Calif. program of bundled dental care for children gets a checkup

Andrew Van Dam

About Andrew Van Dam

Andrew Van Dam of The Wall Street Journal previously worked at the AHCJ offices while earning his master’s degree at the Missouri School of Journalism, and he has blogged for Covering Health ever since.

About 18 years ago, California implemented a program of “geographic managed care” for children’s dental coverage in Sacramento. Now, in partnership with The Sacramento Bee, Jocelyn Wiener of CHCF’s Center for Health Reporting provides an exhaustive report card on the program and its outcomes.

In her centerpiece, Weiner writes that “the state pays private dental plans in Sacramento County a monthly fee – currently about $12 – for each Medi-Cal child assigned to them. The amount paid is the same whether or not the child sees a dentist.”

Last year, Wiener writes, the state paid almost $20 million to the five plans it works with in the capital city. In exchange, “The plans are obligated to provide 24-hour emergency care for children with severe dental problems, to schedule all other appointments within a month, to see at least 38 percent of enrolled patients each year and to report that data to the state.”

State data may be skewed, some of Weiner’s sources said, because Sacramento dentists are less likely to overtreat, and less likely to report when they do treat, since they get paid their lump sum regardless. Nonetheless, the numbers that are out there paint a discouraging picture.

In fiscal year 2010-11, only 30.6 percent of more than 110,000 Sacramento children with Medi-Cal – the government insurance program for the poor – saw a dentist, according to state data. By comparison, nearly half of their Medi-Cal peers statewide visited a dental office. That year, the county ranked third worst in terms of the percentage of kids who got care in the state – above only rural Alpine and Trinity counties. During the three previous years, it was the state’s lowest performing children’s dental system, state numbers show.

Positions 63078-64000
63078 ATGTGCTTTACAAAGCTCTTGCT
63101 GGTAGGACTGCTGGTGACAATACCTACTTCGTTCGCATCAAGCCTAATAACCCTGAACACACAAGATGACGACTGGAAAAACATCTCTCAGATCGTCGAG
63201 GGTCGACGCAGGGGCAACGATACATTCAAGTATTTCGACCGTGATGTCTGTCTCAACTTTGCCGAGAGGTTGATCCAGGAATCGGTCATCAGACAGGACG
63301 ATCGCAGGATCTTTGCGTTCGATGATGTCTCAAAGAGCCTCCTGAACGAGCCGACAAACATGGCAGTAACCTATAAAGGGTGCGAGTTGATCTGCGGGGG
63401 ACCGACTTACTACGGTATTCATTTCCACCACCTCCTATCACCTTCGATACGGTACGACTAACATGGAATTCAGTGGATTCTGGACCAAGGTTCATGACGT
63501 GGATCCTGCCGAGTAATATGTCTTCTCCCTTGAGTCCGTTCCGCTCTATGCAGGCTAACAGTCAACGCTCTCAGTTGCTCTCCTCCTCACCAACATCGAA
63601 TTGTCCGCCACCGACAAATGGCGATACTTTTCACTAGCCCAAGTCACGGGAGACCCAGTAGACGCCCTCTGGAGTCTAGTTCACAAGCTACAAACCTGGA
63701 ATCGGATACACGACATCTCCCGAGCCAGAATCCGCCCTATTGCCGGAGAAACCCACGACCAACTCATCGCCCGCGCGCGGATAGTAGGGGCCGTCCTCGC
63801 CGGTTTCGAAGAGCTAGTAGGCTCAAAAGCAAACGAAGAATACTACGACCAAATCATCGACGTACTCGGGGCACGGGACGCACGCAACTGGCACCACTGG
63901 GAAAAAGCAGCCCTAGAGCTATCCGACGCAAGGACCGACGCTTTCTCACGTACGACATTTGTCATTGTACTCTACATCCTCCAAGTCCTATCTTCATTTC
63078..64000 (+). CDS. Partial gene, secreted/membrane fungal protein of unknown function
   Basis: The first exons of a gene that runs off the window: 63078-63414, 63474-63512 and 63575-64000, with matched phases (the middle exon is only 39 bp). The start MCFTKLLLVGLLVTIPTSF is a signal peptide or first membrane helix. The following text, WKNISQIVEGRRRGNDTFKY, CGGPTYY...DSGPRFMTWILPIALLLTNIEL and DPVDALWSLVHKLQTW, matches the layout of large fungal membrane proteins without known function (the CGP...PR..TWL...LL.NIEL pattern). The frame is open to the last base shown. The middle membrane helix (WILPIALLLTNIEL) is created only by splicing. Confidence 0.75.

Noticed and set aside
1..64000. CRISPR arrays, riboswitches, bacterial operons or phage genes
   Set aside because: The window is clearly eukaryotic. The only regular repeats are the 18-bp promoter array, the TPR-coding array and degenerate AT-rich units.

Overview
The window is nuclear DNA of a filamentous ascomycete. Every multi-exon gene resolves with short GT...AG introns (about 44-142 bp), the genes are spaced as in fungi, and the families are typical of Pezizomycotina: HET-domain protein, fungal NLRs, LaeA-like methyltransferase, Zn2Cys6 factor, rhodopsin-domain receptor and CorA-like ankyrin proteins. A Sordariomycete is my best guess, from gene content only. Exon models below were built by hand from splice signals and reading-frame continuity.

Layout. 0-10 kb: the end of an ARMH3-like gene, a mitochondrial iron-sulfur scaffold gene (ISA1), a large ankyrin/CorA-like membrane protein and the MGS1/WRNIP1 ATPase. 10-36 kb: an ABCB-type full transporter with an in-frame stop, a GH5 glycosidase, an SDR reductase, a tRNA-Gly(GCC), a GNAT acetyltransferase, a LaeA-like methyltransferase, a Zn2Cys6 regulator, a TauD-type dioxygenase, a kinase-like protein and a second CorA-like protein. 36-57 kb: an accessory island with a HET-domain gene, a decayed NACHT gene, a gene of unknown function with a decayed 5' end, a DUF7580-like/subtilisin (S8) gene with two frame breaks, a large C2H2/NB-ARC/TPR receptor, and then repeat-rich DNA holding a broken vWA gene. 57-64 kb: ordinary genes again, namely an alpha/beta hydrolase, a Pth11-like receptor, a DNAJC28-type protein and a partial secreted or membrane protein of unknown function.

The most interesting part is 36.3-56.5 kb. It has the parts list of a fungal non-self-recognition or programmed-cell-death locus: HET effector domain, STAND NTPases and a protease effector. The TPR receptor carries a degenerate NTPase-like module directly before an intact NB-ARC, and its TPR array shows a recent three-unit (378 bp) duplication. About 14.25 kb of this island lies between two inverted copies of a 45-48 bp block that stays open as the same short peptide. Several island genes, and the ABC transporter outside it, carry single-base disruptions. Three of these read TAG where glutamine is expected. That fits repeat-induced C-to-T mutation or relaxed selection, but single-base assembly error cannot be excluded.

The state is working on ways to improve the program, but for now long times and access issues persist. For more context, see Richard Kipling’s piece on how San Diego county is succeeding in providing dental care to children despite similar geographic challenges.

National crisis in oral health

A hearing and a report released this week by Sen. Bernie Sanders (I-Vt.), chairman of the Subcommittee on Primary Health and Aging, put a spotlight on dental health and the lack of access and care many Americans experience. According to “Dental Crisis in America (PDF):”

  • More than 47 million people live in places where it is difficult to access dental care.
  • About 17 million low-income children received no dental care in 2009.
  • One-fourth of adults in the United States ages 65 and older have lost all of their teeth.
  • Low-income adults are almost twice as likely as higher-income adults to have gone without a dental checkup in the previous year.
  • Bad dental health impacts overall health and increases the risk for diabetes, heart disease, and poor birth outcomes.
  • There were more than 830,000 visits to emergency rooms across the country for preventable dental conditions in 2009 – a 16 percent increase since 2006.
  • Almost 60 percent of children ages 5 to 17 have cavities – making tooth decay five times more common than asthma among that age group.

In a statement prepared for the hearing, Sen. Jay Rockefeller (D-W.Va.) said he is “working on legislation to make affordable dental care for our seniors a reality once and for all.”

Cover this topic for AHCJ

This is just the kind of story and report that AHCJ will be tracking and writing about as part of its new “core topic” on oral health. We’re currently looking for a journalist to lead the oral health core topic, a job that will include writing and assigning tip sheets and stories about the subject as well was writing regular blog posts to help journalists cover this important topic.

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